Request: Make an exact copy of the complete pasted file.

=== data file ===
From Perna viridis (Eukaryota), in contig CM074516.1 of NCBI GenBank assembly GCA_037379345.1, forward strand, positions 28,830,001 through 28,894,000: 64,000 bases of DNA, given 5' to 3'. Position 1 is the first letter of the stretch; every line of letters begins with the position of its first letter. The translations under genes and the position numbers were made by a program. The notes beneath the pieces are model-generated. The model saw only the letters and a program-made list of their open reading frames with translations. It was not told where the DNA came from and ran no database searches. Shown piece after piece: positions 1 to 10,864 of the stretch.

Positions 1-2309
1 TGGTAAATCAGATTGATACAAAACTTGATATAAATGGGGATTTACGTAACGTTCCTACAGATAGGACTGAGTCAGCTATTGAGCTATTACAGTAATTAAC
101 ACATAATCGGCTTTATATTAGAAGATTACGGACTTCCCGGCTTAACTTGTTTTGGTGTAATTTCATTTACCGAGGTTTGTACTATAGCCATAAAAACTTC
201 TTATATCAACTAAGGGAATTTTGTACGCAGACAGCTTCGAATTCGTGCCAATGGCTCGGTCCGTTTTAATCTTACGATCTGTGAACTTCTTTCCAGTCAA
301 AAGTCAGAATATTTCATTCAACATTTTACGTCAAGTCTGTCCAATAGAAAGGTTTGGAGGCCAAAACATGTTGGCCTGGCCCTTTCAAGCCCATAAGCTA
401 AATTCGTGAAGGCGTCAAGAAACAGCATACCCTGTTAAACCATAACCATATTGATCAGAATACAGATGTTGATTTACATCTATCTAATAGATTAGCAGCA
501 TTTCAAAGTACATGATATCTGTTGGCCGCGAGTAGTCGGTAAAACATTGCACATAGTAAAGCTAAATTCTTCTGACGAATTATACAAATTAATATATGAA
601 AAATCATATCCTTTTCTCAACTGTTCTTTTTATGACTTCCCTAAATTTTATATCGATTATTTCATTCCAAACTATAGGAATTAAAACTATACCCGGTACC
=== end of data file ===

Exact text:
From Perna viridis (Eukaryota), in contig CM074516.1 of NCBI GenBank assembly GCA_037379345.1, forward strand, positions 28,830,001 through 28,894,000: 64,000 bases of DNA, given 5' to 3'. Position 1 is the first letter of the stretch; every line of letters begins with the position of its first letter. The translations under genes and the position numbers were made by a program. The notes beneath the pieces are model-generated. The model saw only the letters and a program-made list of their open reading frames with translations. It was not told where the DNA came from and ran no database searches. Shown piece after piece: positions 1 to 10,864 of the stretch.

Positions 1-2309
1 TGGTAAATCAGATTGATACAAAACTTGATATAAATGGGGATTTACGTAACGTTCCTACAGATAGGACTGAGTCAGCTATTGAGCTATTACAGTAATTAAC
101 ACATAATCGGCTTTATATTAGAAGATTACGGACTTCCCGGCTTAACTTGTTTTGGTGTAATTTCATTTACCGAGGTTTGTACTATAGCCATAAAAACTTC
201 TTATATCAACTAAGGGAATTTTGTACGCAGACAGCTTCGAATTCGTGCCAATGGCTCGGTCCGTTTTAATCTTACGATCTGTGAACTTCTTTCCAGTCAA
301 AAGTCAGAATATTTCATTCAACATTTTACGTCAAGTCTGTCCAATAGAAAGGTTTGGAGGCCAAAACATGTTGGCCTGGCCCTTTCAAGCCCATAAGCTA
401 AATTCGTGAAGGCGTCAAGAAACAGCATACCCTGTTAAACCATAACCATATTGATCAGAATACAGATGTTGATTTACATCTATCTAATAGATTAGCAGCA
501 TTTCAAAGTACATGATATCTGTTGGCCGCGAGTAGTCGGTAAAACATTGCACATAGTAAAGCTAAATTCTTCTGACGAATTATACAAATTAATATATGAA
601 AAATCATATCCTTTTCTCAACTGTTCTTTTTATGACTTCCCTAAATTTTATATCGATTATTTCATTCCAAACTATAGGAATTAAAACTATACCCGGTACC